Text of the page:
The British prime minister, Theresa May, has pledged to eradicate all avoidable plastic waste in the United Kingdom by 2042.
She will warn that it is causing "immense suffering" to marine life, with 1 million birds and more than 100,000 sea mammals and turtles dying after eating or getting tangled up in it.
The Government's strategy includes work with supermarkets to create "plastic-free aisles" in which all fruit and vegetables are sold loose rather than in containers.Environmental groups welcomed the move, but said it did not go far enough.
May is also expected to announce new funding into plastics innovation by inviting bids into the Government's £7billion research and development pot.
And the 5p plastic bag charge will now also be brought in for smaller shops, which were previously exempt.
She added: "As with any problem, the best solution is to get to the very source of it and stem the flow of plastic into our waste stream and into the environment". Much of this waste ends up in waterways and oceans, May said, with one in three fish caught in the Channel containing pieces of plastic.
I understand that the document will cover many policy areas, including: managing land sustainably; enhancing nature and recovering wildlife; increasing people's health and well-being through nature; resource efficiency, reduction of pollution and waste and protecting and improving the global environment.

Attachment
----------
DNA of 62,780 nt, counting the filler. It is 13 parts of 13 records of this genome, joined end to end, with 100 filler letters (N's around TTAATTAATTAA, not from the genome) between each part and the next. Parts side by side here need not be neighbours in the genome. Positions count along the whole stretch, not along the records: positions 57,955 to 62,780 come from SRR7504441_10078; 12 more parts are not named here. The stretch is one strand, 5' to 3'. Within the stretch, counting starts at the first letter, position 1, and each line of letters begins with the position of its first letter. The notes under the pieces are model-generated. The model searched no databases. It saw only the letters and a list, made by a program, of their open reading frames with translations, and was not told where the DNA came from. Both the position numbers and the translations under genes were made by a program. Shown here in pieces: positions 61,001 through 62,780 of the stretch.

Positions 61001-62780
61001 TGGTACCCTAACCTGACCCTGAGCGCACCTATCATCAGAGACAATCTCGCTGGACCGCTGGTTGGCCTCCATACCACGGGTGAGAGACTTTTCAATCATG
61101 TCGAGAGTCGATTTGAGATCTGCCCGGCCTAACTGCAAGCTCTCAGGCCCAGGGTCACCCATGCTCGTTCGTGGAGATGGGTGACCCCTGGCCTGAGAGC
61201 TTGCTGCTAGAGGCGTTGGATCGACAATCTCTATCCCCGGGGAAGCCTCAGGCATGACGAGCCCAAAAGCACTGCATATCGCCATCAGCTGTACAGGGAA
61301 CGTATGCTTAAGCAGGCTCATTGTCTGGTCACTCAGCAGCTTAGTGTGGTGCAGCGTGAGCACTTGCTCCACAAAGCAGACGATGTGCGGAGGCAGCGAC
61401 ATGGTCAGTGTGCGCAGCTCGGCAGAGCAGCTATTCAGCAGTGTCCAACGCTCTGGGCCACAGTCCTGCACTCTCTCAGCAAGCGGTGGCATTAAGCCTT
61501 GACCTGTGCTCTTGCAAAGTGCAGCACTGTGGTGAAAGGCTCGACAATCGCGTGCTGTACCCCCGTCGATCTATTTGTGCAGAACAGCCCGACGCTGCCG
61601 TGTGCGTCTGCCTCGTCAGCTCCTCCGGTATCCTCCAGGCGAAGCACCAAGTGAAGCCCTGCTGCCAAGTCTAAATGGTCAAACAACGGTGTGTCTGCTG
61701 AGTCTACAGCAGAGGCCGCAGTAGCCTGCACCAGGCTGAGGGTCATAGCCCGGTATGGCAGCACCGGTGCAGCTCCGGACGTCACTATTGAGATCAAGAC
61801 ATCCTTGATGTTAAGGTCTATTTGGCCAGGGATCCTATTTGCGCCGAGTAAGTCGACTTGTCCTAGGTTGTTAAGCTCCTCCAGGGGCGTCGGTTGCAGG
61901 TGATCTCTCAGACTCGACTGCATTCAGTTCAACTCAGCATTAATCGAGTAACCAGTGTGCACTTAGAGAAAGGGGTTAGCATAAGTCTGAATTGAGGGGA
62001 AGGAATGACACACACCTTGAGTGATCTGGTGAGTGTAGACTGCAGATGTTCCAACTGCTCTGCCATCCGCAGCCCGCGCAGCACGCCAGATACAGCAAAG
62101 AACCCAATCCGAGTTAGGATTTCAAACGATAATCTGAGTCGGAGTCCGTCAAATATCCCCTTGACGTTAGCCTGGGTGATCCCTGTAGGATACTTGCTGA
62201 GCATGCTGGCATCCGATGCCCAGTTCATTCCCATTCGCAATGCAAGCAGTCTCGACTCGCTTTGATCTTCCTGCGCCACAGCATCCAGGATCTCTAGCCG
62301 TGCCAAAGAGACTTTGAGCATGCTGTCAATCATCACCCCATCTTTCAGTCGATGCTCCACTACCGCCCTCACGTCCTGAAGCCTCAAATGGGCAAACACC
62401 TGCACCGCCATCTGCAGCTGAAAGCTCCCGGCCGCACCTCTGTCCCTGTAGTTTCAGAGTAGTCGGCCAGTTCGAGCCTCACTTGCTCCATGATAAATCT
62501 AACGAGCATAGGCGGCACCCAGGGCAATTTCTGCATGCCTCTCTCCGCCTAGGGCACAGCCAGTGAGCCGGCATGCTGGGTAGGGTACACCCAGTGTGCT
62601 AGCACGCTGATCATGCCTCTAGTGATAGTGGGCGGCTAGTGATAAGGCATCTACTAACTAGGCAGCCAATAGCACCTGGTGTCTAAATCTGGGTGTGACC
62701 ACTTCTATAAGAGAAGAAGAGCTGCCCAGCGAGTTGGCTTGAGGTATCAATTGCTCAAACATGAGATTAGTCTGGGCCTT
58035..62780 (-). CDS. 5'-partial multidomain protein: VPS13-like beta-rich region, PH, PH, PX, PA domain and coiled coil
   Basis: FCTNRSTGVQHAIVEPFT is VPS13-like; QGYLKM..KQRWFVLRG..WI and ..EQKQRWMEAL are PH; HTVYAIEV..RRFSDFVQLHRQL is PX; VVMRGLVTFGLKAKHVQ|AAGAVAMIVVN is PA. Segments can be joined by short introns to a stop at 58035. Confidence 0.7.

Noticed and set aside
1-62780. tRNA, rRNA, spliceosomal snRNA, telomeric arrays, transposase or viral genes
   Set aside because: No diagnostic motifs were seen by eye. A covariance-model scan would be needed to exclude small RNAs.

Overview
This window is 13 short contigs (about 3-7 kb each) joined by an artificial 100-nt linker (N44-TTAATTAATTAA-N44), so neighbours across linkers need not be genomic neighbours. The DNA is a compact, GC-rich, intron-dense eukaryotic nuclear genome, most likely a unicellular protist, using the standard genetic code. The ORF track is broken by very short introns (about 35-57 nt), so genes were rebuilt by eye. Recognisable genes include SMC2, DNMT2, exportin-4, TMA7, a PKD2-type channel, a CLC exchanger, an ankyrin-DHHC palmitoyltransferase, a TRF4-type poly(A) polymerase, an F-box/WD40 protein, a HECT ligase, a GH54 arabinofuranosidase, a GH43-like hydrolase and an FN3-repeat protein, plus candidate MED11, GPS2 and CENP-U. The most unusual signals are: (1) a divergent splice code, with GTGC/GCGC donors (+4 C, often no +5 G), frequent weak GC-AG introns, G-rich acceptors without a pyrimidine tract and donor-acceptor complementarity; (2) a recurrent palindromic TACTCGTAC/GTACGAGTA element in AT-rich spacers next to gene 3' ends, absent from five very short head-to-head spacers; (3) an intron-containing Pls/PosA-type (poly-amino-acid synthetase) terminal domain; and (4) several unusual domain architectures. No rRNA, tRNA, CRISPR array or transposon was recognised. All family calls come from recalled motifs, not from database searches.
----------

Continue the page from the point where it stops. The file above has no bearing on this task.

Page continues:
In the United Kingdom alone, she will say, the amount of single-use plastic dumped each year would fill the Royal Albert Hall thousands of times over.
During its recent Great British Beach Clean Up of the United Kingdom, the Marine Conservation Society found 718 pieces of litter for every 100m stretch of beach surveyed, and of this, rubbish from food and drink made up at least one fifth.
Its chair, Ibrahim Dogus, said: "While we agree that more needs to be done to reduce the use of plastics, a tax isn't the right answer, as it will lead to increased costs for consumers and hurt the many small and independent businesses that make up the UK's takeaway sector".
"As it is produced, we will encourage manufacturers to take responsibility for the impacts of their products and rationalise the number of different types of plastics they use", she said.
At the Cabinet meeting, Mr Gove praised the results of a 5p plastic bag charge, which he said has resulted in a 90% decline in use, and promised a series of new initiatives on Thursday.
Environment Secretary Michael Gove told Cabinet colleagues on Tuesday he was "determined to tackle the throwaway culture which plastics encapsulate".
She said: "We will incorporate all existing European Union environmental regulations into domestic legalisation when we leave".
The Conservatives pledged to come up with the 25-year plan in 2015, and it is now.
"We will be responding to the government's consultation on what role the tax system can play in reducing single use plastics and will engage in the debate about reform of packaging waste regulation".